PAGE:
Discussants described challenges such as territoriality that make supportive care more difficult to deliver. Oncologists, for instance, may be reluctant to give up some aspect of patient care to palliative care specialists. Thus, patients may not be offered supportive care (eg, nutrition support) until curative efforts have been attempted and failed. Dr. Salon argued that supportive care should begin as early as diagnosis and be offered concurrently with curative treatment. Ms. Loney suggested calling the interdisciplinary care group a "symptom support team." This terminology promotes the perception that the team's efforts are not only end-of-life measures and obscures lines drawn between oncology, palliative care, and hospice.

Julie Fleshman noted that if this "symptom support team" functioned from the beginning (from diagnosis), clinicians would not feel "loss of control" when the patient begins to receive palliative care. Ms. Thrush also pointed out that this approach would help ensure that patients understand that the team's efforts are adjuvant therapy-symptom management-and will not necessarily replace their chemotherapy.

Overcoming Barriers to Research on Nutrition in Supportive Care

Discussants agreed on the need for good research on the impact of nutrition in the treatment of patients with cancer, but they also agreed that such research raises a number of ethical, practical, and scientific issues:

Medical oncology tends to be "protocoldriven" and many protocols are narrowly focused "explanatory trials." Such a trial may focus, for instance, on demonstrating that drug X produces result Y.

"Real world" questions about what happens when nutrition is combined with, say, chemotherapy are more difficult to answer. Dr. MacDonald pointed out that mounting a clinical trial to answer such questions is difficult because the sponsors and perhaps the researchers themselves are likely to approach the study as two separate trials with different objectives.

• Nutrition support is likely to be viewed as a confounding variable in most trials and patients who receive it are eliminated from participation. Typically, patients can participate in only one trial at a time.

• Patients who come to the large cancer centers in which many trials are conducted typically want aggressive, curative treatment, not palliative care.

• Research on quality-of-life issues is consid ered "soft"; thus, even well-designed studies may not be approved.

• Getting funding for nutrition trials is also challenging because, unlike drug trials, they are difficult to control. It is likely that well-informed patients can get the food or nutritional supplement being tested.

Dr. Jatoi indicated that supportive care is more likely to be a component of phase II trials than of phase I trials because the objective in the latter is narrow: assessment of the toxicity of an investigational agent. She also pointed out that since 95% of cancer patients in the United States are not enrolled in drug trials, there should be many available for nutrition trials. Dr. MacDonald suggested recruiting patients in community clinics.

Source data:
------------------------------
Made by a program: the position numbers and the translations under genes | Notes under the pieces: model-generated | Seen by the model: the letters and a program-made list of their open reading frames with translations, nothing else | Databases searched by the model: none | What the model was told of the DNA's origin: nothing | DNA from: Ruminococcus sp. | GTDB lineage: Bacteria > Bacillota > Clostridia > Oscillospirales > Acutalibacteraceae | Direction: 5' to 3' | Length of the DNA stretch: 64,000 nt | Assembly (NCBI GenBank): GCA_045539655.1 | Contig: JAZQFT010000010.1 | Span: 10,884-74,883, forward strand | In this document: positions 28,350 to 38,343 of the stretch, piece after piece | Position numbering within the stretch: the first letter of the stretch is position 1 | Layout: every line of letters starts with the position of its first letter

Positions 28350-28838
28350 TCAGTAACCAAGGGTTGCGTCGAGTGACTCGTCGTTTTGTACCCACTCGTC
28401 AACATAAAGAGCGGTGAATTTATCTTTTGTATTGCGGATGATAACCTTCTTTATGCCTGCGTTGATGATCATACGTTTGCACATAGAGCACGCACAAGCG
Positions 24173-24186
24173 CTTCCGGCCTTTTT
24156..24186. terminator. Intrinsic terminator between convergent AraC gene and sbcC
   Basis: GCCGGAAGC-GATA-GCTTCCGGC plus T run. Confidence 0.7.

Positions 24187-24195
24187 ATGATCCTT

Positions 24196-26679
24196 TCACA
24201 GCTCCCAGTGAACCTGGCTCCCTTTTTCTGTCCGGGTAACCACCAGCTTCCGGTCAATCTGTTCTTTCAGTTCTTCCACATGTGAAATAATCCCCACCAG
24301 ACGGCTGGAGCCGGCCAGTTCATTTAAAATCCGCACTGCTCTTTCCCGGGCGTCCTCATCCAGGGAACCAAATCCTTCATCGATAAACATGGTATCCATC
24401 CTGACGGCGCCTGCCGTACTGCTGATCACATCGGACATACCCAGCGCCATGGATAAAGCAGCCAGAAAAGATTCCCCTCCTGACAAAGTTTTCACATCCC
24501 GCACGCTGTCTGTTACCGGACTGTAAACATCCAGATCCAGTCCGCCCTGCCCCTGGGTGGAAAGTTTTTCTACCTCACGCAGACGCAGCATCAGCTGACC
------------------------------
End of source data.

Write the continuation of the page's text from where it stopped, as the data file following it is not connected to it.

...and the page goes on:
Determining the Level of Evidence Acceptable to the Medical Community

In the absence of randomized, placebo-controlled double-blind studies, Dr. Salon asked, "What level of evidence of the value of nutrition support will the clinical community accept?" Dr. Salon responded that sometimes treatments accepted without evidence turn out to be dangerous. Dr. MacDonald pointed out that evidence-based medical results from extensive phase II trials can be acceptable data. Cleora Roberts also suggested using a research design based on two-way analysis of variance to look at, for instance, effects of drugs and/or nutrition in patients with cancer. Ms. Thrush observed that such studies require a large number of subjects and are very expensive. Pharmaceutical companies are reluctant to bear the cost because of their lack of interest in the nutrition component. Dr. Bloch suggested that clinical experience showing that an approach works and does not harm might be sufficient.

Deciding When to Intervene: The Family Caregiver Perspective

Kim Goodman described his experience as a family caregiver when his father was diagnosed with pancreatic cancer. He became a well-informed advocate for his father, seeking out supportive- care options on his own. Mr. Goodman heard about trials for ProSure-a specialized nutrition beverage for people with cancer. He was able to get some of the product and found it helped his father gain weight and improved his quality of life and physical activity. Mr. Goodman indicated that he wished that he had been informed earlier about nutrition options for his father. Ms. Fleshman agreed that a supportive care system should be in place at the point of diagnosis. Early care is especially important for people with pancreatic cancer because its course is so rapid.